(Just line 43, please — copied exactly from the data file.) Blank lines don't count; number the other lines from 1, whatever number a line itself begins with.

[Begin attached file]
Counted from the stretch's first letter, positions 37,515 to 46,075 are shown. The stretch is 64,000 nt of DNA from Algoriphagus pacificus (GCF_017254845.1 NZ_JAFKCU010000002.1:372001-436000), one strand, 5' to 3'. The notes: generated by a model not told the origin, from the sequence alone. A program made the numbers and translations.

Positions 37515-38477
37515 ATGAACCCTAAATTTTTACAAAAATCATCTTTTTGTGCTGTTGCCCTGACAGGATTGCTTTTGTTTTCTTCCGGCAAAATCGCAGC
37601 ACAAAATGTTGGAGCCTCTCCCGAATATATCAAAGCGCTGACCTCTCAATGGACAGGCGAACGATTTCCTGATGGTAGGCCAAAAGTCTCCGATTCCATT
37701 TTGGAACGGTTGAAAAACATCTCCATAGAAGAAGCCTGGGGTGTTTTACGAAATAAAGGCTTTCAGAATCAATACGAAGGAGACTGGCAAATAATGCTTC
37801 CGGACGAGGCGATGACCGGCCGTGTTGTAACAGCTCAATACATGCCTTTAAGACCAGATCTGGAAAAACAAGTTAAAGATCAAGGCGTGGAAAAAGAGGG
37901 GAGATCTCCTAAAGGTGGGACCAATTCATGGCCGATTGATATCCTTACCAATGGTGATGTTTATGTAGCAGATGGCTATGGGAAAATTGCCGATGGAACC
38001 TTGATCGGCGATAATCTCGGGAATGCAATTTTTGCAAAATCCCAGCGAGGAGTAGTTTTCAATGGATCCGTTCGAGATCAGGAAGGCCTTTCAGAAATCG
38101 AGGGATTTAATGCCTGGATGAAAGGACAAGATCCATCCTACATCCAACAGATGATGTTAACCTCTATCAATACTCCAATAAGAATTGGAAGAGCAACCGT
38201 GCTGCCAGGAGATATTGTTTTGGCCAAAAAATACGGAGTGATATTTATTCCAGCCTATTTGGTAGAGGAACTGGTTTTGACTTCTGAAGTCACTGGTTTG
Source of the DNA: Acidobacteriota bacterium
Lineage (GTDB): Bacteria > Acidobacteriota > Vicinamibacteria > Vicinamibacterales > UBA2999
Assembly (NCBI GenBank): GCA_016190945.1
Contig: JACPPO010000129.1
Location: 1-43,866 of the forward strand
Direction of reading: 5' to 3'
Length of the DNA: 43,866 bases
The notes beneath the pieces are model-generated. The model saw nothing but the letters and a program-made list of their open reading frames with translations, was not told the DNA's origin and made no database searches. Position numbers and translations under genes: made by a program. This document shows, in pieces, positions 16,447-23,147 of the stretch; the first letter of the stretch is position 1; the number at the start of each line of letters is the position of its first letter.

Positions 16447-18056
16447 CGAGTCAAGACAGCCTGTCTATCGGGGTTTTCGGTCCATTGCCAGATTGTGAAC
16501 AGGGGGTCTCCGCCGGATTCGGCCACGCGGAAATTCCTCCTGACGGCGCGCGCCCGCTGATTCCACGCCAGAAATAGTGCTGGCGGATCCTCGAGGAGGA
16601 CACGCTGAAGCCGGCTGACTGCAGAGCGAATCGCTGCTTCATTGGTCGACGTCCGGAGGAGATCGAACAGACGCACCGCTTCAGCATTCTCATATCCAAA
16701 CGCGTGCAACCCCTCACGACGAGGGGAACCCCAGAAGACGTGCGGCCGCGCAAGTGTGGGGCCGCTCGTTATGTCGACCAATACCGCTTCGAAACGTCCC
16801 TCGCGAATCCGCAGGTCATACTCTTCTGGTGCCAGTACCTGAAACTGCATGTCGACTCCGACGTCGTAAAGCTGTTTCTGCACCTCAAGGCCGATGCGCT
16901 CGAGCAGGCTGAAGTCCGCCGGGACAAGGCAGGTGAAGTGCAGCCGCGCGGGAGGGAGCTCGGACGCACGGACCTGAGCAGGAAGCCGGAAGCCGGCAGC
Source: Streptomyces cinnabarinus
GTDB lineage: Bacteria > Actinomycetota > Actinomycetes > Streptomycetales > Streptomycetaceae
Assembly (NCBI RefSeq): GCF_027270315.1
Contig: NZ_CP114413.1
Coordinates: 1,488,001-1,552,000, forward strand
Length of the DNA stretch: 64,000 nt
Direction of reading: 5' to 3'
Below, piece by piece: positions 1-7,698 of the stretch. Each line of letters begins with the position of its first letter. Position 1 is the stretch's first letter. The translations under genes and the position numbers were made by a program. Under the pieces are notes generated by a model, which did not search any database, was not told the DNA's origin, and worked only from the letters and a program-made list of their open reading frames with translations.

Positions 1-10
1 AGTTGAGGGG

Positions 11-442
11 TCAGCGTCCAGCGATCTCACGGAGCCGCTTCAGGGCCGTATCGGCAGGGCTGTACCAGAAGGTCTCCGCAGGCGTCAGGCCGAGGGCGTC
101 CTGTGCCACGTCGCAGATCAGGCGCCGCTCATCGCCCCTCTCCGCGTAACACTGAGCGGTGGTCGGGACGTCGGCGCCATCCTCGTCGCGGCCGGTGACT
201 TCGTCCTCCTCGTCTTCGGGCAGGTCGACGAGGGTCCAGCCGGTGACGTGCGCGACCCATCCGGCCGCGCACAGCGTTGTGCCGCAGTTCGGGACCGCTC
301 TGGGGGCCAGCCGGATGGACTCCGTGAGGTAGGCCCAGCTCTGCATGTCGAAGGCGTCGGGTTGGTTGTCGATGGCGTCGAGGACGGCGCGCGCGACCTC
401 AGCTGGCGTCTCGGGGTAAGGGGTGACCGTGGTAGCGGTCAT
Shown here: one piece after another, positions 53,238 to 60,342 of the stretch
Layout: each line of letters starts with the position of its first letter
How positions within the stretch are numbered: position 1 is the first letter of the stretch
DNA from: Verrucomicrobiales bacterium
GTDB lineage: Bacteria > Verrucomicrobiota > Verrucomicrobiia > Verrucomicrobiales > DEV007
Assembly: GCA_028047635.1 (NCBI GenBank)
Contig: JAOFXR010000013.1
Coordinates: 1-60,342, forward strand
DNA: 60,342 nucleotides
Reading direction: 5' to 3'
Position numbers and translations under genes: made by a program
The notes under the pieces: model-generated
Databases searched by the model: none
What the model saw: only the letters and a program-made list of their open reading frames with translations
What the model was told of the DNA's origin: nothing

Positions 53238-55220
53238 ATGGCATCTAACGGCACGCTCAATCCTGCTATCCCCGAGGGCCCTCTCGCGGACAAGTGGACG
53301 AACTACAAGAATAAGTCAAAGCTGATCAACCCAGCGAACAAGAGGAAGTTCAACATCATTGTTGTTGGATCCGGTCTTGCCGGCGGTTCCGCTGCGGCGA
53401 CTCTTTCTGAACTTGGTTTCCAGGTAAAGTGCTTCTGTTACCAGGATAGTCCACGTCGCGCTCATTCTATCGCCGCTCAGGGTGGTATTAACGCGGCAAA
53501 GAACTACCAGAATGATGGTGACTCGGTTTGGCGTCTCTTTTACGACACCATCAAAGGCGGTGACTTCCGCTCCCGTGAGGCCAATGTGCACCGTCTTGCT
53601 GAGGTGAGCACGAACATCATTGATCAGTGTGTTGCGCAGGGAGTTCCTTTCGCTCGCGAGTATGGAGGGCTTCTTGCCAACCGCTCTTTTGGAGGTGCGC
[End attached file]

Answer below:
Layout: each line of letters starts with the position of its first letter